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Royal Marines take bite out of Black Alligator

21 September 2016
More than 1,000 Royal Marines and Royal Marines Reservists are feeling the desert heat once again as they take part in an annual exercise with their US counterparts and Korps Mariniers of the Netherlands.

For seven weeks the marines of Taunton-based 40 Commando are honing their war fighting skills in the sweltering temperatures of California’s Mojave Desert.

Exercise Black Alligator is played out on the US Marine Corps’ huge all-terrain exercise area near the town of Twenty-nine Palms, California – a space eight times larger than Salisbury Plain to allow unparalleled use of firepower in training.

The full range of the Royal Marines’ armoury – Viking and Jackal armoured vehicles, 105mm field guns, mortars, heavy machine-guns, Javelin anti-tank missiles and combat engineers – are also being put through their paces. 

We are not training for warfare in the desert, we are training for warfare in a challenging environment and this place is pretty challenging.

Lt Col Andy Watkins

Alongside US marines and Korps Mariniers of the Netherlands, the Commandos will take part in live firing, perfect their urban combat drill and conduct a battlegroup-sized live-fire Commando raid.

Exercise Black Alligator 16 forms part of the multi-environment training package that the Commando Group takes part in to ensure they remain at high readiness.

Next year will see the men of 40 Cdo take over the nation’s high-readiness Lead Commando Group – a contingency force able to deploy anywhere in the world at very short notice.

Commanding Officer of 40 Cdo Lt Col Andy Watkins said: “We are not training for warfare in the desert, we are training for warfare in a challenging environment and this place is pretty challenging.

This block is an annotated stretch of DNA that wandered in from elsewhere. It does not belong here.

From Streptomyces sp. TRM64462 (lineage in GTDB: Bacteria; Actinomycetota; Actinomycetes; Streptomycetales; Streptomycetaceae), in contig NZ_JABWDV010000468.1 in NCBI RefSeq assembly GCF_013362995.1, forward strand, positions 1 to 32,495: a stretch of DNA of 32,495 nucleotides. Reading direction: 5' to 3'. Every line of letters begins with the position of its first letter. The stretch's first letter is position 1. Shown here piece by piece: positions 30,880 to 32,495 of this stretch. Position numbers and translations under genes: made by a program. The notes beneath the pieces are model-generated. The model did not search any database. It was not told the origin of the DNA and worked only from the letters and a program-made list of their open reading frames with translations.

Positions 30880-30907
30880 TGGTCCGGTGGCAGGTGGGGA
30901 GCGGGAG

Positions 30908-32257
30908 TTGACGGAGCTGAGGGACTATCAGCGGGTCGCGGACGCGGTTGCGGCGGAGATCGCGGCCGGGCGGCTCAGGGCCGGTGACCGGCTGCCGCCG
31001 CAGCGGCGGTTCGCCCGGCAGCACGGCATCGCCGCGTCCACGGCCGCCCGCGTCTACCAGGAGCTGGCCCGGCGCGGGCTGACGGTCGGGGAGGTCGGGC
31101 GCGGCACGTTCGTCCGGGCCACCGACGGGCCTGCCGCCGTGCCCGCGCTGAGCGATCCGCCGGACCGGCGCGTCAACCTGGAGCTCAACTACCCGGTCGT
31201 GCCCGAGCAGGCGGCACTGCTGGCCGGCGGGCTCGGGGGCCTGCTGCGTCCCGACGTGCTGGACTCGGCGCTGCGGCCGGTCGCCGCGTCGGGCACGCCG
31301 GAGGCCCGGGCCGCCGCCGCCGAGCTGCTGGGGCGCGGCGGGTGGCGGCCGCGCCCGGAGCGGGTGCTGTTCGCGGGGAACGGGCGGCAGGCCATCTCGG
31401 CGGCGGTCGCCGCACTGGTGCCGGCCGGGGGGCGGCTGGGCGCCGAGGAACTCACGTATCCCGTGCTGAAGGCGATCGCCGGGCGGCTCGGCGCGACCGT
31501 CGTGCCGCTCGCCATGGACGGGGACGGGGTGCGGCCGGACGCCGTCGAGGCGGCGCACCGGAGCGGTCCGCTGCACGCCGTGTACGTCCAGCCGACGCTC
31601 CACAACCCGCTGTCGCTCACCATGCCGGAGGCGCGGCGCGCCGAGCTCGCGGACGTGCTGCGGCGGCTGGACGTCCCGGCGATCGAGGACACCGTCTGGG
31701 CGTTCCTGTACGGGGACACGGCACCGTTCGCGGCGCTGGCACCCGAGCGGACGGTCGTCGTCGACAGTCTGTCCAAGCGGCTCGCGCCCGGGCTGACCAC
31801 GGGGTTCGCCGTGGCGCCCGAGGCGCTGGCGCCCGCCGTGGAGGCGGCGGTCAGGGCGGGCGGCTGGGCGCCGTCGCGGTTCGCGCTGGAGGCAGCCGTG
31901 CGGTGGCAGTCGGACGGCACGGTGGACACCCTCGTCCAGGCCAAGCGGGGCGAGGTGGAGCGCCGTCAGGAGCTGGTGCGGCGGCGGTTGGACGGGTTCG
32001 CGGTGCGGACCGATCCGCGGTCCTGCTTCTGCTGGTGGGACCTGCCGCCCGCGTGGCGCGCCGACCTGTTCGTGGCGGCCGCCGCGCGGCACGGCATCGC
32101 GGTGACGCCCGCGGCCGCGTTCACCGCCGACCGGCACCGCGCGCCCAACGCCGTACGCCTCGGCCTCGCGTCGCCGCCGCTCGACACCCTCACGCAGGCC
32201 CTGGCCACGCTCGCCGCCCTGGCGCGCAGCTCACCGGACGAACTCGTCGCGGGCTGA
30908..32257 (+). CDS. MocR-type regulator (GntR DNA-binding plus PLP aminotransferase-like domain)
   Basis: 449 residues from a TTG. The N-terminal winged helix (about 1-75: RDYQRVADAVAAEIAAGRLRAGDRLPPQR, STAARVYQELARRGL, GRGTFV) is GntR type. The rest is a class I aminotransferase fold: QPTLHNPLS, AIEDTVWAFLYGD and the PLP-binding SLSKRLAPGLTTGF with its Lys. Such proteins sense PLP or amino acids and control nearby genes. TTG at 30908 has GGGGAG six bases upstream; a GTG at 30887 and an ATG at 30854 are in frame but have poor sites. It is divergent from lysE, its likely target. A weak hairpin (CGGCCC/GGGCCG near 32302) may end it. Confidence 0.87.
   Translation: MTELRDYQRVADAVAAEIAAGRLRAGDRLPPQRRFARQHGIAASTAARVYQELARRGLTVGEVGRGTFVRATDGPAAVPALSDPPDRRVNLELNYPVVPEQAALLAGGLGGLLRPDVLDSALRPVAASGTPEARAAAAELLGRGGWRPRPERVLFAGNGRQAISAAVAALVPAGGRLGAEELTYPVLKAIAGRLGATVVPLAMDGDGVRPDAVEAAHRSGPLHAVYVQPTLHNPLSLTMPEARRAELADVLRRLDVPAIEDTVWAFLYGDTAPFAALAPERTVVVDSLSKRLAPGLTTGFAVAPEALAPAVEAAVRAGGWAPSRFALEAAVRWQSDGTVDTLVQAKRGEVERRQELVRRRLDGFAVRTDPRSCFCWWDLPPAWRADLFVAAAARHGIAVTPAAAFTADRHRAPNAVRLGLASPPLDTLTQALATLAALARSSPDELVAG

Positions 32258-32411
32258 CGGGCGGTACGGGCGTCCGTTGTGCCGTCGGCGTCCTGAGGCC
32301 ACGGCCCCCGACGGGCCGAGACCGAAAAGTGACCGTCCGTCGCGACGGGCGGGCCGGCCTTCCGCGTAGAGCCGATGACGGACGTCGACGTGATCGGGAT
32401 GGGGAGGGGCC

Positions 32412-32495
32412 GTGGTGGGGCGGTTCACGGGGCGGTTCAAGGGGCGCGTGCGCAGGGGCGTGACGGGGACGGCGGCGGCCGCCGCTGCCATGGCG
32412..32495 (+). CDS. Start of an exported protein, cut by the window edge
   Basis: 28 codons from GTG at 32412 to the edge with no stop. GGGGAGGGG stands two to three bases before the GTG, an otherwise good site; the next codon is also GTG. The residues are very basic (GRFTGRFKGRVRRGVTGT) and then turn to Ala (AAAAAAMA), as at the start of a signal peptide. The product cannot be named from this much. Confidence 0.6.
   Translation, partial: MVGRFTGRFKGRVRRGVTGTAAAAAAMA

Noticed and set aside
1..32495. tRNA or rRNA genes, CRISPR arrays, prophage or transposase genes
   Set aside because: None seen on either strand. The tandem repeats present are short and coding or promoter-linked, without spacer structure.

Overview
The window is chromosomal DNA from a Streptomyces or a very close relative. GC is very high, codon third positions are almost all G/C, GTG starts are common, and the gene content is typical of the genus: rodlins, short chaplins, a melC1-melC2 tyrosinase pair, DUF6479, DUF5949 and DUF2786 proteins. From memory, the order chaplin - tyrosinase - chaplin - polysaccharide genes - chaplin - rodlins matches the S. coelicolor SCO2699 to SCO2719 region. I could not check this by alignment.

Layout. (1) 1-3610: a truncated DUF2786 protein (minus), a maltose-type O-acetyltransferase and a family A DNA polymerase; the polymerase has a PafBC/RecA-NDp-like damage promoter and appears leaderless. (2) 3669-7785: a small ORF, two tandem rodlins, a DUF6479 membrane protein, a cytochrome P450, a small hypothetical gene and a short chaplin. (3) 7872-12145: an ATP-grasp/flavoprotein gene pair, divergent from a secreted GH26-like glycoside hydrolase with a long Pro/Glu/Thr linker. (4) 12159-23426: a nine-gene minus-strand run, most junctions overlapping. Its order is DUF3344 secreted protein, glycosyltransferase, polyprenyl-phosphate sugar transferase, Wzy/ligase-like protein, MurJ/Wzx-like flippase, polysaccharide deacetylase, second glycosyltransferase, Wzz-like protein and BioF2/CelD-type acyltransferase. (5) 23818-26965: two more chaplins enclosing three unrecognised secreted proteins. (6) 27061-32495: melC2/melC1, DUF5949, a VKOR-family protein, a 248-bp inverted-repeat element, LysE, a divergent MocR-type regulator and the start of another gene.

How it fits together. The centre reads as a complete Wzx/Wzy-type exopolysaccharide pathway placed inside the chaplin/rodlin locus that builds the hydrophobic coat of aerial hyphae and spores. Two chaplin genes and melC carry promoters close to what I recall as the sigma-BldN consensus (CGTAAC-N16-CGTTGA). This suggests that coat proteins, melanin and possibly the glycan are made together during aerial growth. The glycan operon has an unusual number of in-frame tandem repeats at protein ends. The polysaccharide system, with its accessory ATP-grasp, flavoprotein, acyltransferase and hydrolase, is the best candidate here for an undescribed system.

“Black Alligator is an opportunity for us to deploy abroad which is essential for the Lead Commando Group to practice its expeditionary warfare capability.”

The British elite marines have also been joined by the US Marines Corps’ own troops who will bring their own artillery, engineers and battle tanks to create a large allied force.

Also taking part in Black Alligator is a selection of Royal Marines Reservists from units across the UK. The majority of Reservists have careers outside of the Corps and give up their time to support UK amphibious forces.

Mne Tim Williams, from RMR Bristol, who runs a small building company in Cardiff in his civilian life, said: “Out here the training is different, we are using a lot more assets and weapons – tanks, mortars – than we usually get exposure to.

“The main challenge of this environment is the heat. It’s not my first time in the desert but it’s the first time with a rifle, trying to keep that clear of dust.”

Exercise Black Alligator will culminate in a Combined Arms Live Fire Exercise (CALFEX), consisting of a full-on assault of Combat Town – a two-acre site, complete with an IED alley and other realistic warfare scenarios.

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